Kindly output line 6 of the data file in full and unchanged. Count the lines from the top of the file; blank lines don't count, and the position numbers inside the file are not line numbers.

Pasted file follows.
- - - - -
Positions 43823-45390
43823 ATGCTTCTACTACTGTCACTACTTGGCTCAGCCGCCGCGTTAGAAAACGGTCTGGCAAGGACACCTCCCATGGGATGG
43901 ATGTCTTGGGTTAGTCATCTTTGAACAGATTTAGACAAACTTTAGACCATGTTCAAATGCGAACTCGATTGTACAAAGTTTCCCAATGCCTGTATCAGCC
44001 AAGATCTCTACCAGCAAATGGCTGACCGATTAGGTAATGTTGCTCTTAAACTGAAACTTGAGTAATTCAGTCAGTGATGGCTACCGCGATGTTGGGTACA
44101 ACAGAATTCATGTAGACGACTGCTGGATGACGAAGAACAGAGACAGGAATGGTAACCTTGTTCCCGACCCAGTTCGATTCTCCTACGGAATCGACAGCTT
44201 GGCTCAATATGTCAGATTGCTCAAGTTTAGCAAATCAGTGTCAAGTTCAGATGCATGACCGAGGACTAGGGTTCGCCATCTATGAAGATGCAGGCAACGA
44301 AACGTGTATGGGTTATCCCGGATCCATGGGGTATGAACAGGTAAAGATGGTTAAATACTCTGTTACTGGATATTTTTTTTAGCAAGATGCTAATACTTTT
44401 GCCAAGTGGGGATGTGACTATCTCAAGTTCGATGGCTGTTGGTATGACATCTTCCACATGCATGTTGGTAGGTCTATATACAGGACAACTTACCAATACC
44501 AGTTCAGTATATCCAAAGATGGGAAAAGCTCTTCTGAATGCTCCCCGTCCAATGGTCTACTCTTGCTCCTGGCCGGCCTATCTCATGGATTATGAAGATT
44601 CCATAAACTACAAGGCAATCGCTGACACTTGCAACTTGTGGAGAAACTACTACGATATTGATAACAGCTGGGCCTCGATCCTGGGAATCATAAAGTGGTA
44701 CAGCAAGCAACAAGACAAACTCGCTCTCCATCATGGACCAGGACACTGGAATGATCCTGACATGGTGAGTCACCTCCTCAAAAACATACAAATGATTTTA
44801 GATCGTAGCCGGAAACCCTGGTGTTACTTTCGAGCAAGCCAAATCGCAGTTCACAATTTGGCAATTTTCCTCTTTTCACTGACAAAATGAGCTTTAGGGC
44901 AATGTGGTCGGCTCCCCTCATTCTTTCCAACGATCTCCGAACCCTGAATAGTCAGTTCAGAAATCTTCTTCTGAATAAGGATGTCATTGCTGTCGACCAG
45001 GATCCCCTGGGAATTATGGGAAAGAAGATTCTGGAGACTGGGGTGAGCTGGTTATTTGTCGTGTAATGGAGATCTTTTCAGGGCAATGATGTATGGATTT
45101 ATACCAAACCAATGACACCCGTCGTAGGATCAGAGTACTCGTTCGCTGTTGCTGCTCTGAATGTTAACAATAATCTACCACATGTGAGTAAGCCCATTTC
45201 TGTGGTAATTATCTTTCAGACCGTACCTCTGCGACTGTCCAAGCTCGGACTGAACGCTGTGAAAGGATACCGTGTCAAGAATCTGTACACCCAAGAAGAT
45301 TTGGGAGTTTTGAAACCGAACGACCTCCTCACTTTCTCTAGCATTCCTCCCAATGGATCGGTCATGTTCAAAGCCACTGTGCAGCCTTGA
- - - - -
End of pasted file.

44201 GGCTCAATATGTCAGATTGCTCAAGTTTAGCAAATCAGTGTCAAGTTCAGATGCATGACCGAGGACTAGGGTTCGCCATCTATGAAGATGCAGGCAACGA